Late last night, the rear wheel wells shrank down to stock size. It started off with the removal of the rocker moldings, a detail that no aero Fox has ever had.

 

P6120097_zps7952a7f7.jpg

 

Why are those wells so large? Most likely for an upcoming drag version. Big slicks fit perfectly. AMT kits in the '60s and '70s had stock wheel wells with radius guides in the back of the 1/4s, add this to the list of things that it would have been nice to see instead.

 

P6120095_zps3a402948.jpg

 

There are several ways to do this. I like to add layers of styrene strip that overhang the inside and outside of the fenders, and carve/sand down to size. This body takes two layers on the front, and three on the back of the wells.

 

P6120099_zps12b57838.jpg

 

I used files, a new exacto blade, and a sheet of 400 grit paper wrapped around a Sharpie to contour the new plastic. I used the photos and a wheel/tire as a guide to get the shape roughed in.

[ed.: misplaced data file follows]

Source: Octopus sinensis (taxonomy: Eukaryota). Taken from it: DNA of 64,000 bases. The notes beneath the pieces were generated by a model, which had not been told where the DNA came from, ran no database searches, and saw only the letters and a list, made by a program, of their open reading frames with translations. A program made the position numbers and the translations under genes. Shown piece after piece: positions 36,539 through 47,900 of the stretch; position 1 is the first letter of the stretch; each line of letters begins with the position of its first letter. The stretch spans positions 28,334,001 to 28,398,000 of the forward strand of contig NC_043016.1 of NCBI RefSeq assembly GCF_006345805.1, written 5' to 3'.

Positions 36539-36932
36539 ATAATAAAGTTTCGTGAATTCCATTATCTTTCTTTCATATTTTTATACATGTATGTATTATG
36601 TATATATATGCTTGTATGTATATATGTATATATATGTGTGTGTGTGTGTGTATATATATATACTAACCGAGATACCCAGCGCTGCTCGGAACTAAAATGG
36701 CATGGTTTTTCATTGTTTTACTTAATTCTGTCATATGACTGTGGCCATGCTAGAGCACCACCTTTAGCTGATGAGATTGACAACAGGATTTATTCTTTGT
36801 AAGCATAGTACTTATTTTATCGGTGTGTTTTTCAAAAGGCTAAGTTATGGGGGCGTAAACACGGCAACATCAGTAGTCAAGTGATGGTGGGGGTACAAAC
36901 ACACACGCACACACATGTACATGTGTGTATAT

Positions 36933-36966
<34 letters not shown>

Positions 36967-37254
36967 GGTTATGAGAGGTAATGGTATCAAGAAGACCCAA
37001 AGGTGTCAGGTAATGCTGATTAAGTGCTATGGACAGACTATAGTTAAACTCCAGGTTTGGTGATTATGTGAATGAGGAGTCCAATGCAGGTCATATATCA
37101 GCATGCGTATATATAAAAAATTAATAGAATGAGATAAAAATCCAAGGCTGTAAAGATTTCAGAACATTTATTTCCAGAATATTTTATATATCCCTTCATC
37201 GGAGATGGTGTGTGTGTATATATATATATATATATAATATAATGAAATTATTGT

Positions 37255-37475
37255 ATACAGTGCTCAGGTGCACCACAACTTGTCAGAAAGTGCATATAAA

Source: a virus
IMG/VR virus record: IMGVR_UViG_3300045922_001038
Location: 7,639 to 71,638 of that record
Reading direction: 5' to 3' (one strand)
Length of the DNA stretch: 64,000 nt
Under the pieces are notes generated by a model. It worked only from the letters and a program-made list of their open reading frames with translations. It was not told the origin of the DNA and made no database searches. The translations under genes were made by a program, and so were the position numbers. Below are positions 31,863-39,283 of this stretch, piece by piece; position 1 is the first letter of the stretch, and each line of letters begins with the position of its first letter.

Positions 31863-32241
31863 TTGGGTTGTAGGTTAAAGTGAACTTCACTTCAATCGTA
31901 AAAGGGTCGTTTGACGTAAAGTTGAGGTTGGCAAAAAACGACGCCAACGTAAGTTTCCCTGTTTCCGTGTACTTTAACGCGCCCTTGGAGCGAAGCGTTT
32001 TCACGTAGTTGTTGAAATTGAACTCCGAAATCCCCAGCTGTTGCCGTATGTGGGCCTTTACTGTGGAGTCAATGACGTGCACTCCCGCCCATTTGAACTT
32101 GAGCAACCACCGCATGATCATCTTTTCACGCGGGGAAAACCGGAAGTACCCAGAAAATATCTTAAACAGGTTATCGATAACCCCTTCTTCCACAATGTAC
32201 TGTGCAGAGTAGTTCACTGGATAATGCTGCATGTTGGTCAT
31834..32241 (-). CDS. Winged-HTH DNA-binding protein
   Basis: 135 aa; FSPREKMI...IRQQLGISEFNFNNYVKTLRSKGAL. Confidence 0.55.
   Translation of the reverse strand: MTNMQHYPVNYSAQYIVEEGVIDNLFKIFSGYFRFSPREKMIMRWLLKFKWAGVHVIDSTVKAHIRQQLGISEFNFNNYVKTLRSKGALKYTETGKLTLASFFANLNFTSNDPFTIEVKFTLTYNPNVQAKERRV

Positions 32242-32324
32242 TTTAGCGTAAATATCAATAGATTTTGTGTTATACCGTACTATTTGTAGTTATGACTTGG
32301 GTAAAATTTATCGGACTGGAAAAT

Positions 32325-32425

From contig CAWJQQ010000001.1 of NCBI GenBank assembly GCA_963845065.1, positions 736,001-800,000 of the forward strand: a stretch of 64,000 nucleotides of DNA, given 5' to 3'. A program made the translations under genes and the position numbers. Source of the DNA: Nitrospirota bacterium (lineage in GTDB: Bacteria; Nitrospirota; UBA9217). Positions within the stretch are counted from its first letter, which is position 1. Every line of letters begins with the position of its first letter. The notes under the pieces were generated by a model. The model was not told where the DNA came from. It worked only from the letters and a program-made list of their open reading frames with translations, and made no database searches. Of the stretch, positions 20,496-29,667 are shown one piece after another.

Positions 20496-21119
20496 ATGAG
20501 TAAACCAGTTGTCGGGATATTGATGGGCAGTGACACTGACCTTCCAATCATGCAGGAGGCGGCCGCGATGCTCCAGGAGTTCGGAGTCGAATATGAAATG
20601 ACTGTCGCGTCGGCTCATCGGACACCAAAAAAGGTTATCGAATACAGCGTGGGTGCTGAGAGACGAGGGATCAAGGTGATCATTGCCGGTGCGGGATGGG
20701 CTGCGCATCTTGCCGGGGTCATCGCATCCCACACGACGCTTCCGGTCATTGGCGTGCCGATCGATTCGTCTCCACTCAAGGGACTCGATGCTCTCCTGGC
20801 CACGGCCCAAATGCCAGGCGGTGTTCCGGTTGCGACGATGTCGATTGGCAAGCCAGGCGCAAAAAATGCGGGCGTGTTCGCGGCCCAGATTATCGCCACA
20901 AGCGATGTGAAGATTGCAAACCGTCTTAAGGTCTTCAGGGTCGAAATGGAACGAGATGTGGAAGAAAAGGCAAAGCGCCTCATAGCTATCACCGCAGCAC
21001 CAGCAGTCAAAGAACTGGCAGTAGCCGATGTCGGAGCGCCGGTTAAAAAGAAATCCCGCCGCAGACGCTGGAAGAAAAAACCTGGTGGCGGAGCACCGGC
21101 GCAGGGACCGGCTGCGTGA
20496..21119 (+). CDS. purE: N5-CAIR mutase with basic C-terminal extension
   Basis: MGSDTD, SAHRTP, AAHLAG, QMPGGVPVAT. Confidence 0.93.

P6120100_zpsd0fa414a.jpg

 

Still a little bit of contouring to do here and there, and then it's off to the deck lid.

 

-MJS

 

 

 

 


Edited by Maindrian Pace, 03 November 2013 - 08:33 AM.


#52 Danno

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Posted 13 June 2013 - 01:44 PM

Wow.



#53 Kris Morgan

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Posted 13 June 2013 - 03:20 PM

Very nice work so far Mike. As far as casting this body,,The attached bumpers do not raise that much of an issue. There may need to be a few subtle changes on the back side to make it easier. Also keep in mind, resin casting is done in a flexible mold. The molds that the kit manufactures use are not flexible.



#54 george 53

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Posted 13 June 2013 - 03:34 PM

Kris, don't we got one of these in your catalog? Thought I already had one!



#55 Kris Morgan

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Posted 13 June 2013 - 03:39 PM

Nope, I do a 79 Geo. Some differences between them.



#56 whale392

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Posted 13 June 2013 - 05:26 PM

Mike, yours is looking good. I really need to get home so I can post pics of my junk builds!



#57 Skydime

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Posted 13 June 2013 - 06:19 PM